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Factoring semi-primes with (quantum) SAT-solvers | #itsecurity | #infosec | #hacking | #aihp

State of the art classical factoring algorithms have super-polynomial expected runtime \(L_N[1/3, (64/9)^{1/3}]\)29, whereas Shor’s algorithm30 runs in expected polynomial time. This algorithm requires a fault-tolerant quantum computer and no scalable version has been implemented yet. Shor’s algorithm has profound practical implications for currently deployed public-key cryptography such as RSA and the timing of the factoring of 1024-bit, 2048-bit or even larger semi-primes is of great practical significance for both contemporary and future security systems31. Mitigations for future systems and current systems requiring long-term security are being researched by the field of post-quantum cryptography32,33,34.

An interesting notion of quantum computing has been proposed by Farhi et al.35 in the form of adiabatic quantum computers. It was suggested that adiabatic quantum algorithms may be able to outperform classical computers on hard instances of NP-complete problems36. Since then, adiabatic quantum computation (a generalization of the adiabatic optimization explored deeply by Farhi et al.) has been proven to be polynomially equivalent to quantum computation in the standard gate model37. While the possibility of super-polynomial (or even just super-quadratic) quantum speed-up for NP-hard problems remains an open question it is generally believed that quantum computers (including adiabatic quantum computers) are not able to efficiently solve NP-hard problems such as SAT. It is known that any such speed-up must go beyond pure “black-box” search38 as attempted by Farhi et al.36 and must somehow exploit additional knowledge or structure39. Note that this assumption is implicit, e.g. in the fact that post-quantum cryptographers are working on the assumption that symmetric algorithms like AES and SHA that offers n bits of security against classical attacks offer n/2 bits of security against the best known quantum attacks33 (excluding some specific attacks in the “quantum superposition” attack model40). In this section we consider the speedup that can be achieved by reducing the problem of factoring a semi-prime to an instance of an NP-hard problem which is then solved with a quantum computer.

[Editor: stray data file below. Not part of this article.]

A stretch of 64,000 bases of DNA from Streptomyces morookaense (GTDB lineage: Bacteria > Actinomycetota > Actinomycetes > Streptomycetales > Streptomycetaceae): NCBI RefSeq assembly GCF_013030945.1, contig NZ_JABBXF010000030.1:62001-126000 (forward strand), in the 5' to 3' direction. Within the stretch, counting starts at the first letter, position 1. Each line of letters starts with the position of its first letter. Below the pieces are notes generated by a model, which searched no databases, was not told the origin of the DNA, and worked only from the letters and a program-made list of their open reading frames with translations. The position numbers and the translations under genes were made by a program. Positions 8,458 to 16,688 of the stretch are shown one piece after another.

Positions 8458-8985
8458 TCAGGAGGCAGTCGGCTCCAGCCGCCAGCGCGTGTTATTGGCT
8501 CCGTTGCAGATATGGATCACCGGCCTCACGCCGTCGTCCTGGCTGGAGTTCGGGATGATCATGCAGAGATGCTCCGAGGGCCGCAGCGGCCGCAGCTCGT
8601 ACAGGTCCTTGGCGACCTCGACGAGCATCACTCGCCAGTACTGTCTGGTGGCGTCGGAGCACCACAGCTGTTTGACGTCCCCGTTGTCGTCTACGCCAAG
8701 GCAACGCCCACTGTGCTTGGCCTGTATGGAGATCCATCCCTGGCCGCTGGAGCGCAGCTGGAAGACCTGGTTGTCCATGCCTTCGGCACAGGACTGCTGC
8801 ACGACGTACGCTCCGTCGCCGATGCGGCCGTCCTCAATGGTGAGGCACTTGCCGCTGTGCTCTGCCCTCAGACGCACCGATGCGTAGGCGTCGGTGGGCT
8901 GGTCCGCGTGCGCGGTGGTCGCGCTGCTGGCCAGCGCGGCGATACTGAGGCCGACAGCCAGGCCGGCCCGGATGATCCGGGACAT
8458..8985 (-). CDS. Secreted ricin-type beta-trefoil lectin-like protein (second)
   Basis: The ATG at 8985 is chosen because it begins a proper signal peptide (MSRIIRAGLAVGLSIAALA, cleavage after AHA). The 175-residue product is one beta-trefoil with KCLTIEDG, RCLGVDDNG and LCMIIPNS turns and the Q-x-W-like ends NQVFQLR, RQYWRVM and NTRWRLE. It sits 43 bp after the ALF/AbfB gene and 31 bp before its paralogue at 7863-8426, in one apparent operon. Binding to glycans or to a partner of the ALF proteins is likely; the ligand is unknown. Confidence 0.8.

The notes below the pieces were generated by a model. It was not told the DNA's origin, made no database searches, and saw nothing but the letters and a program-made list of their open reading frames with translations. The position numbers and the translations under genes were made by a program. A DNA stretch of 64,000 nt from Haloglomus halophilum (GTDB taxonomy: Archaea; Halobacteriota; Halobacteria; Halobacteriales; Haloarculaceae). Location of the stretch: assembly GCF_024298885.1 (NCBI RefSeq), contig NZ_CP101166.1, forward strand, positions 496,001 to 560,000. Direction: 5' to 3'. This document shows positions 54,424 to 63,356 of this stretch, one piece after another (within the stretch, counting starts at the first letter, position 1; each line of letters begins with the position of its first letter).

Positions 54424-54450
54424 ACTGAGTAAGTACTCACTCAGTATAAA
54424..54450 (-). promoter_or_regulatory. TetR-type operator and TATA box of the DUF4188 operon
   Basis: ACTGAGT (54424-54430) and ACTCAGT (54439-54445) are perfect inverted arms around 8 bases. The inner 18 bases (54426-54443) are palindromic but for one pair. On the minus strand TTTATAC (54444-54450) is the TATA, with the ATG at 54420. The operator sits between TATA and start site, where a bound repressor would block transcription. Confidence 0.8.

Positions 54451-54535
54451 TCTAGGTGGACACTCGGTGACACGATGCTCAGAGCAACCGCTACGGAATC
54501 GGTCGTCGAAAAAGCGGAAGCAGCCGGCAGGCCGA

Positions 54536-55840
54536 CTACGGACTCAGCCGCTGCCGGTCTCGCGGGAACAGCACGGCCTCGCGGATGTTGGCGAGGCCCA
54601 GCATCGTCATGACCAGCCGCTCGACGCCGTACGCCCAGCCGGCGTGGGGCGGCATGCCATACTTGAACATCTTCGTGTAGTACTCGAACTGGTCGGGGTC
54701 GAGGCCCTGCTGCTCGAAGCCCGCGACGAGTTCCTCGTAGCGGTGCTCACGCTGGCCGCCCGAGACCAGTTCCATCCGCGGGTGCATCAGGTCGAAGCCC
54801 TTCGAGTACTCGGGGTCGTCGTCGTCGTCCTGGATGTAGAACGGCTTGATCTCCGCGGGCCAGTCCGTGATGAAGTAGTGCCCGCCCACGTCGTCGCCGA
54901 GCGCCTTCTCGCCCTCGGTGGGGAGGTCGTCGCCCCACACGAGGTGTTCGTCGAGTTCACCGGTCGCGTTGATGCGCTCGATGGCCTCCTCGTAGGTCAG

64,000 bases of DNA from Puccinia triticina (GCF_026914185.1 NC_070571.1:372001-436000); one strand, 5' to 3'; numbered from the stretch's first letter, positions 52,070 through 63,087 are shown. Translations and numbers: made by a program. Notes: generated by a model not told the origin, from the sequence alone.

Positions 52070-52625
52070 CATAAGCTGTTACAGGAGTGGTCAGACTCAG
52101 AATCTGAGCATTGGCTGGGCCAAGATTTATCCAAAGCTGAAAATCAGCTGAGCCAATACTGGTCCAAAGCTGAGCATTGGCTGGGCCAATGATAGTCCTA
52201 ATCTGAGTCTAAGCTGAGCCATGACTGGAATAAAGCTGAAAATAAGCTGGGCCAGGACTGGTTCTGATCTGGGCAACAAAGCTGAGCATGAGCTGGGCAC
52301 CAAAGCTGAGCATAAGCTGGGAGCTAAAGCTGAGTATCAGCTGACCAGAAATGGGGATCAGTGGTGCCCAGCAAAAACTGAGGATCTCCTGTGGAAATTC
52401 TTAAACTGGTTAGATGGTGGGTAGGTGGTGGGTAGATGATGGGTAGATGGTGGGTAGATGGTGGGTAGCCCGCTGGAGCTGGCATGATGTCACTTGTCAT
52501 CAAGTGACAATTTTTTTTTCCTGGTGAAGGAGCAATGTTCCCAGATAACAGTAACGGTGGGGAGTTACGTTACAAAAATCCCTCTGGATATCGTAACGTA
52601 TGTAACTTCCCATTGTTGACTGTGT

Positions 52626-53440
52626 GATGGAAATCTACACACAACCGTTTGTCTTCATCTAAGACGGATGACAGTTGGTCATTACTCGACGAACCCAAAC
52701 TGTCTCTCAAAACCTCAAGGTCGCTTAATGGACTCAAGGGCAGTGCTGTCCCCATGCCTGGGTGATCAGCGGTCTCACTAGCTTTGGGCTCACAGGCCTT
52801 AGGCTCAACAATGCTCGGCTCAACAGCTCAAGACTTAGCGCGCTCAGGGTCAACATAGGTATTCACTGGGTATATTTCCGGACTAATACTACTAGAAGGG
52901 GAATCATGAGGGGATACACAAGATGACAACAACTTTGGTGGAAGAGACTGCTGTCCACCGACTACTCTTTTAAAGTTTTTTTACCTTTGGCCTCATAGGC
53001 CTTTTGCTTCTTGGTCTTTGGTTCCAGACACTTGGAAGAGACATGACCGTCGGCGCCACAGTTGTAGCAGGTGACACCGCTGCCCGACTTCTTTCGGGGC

Faster SAT solvers

One might hope that we can apply a quantum strategy that can improve on the best known classical methods. We chose SAT solvers to represent the best classical methods as their implementations are the highly optimized result of years of research. Generic quantum searching methods can achieve at most a quadratic speed-up, and we are aware of no convincing evidence that more than a quadratic speed-up can be achieved by quantum SAT-solving methods. For example, many modern SAT solvers rely on machine-learning techniques24 and many quantum methods with a quadratic speedup are known for a variety of machine-learning algorithms41. See also42 for why the exponential speedup promised in some quantum machine-learning literature is unlikely to be achieved in real-world implementations.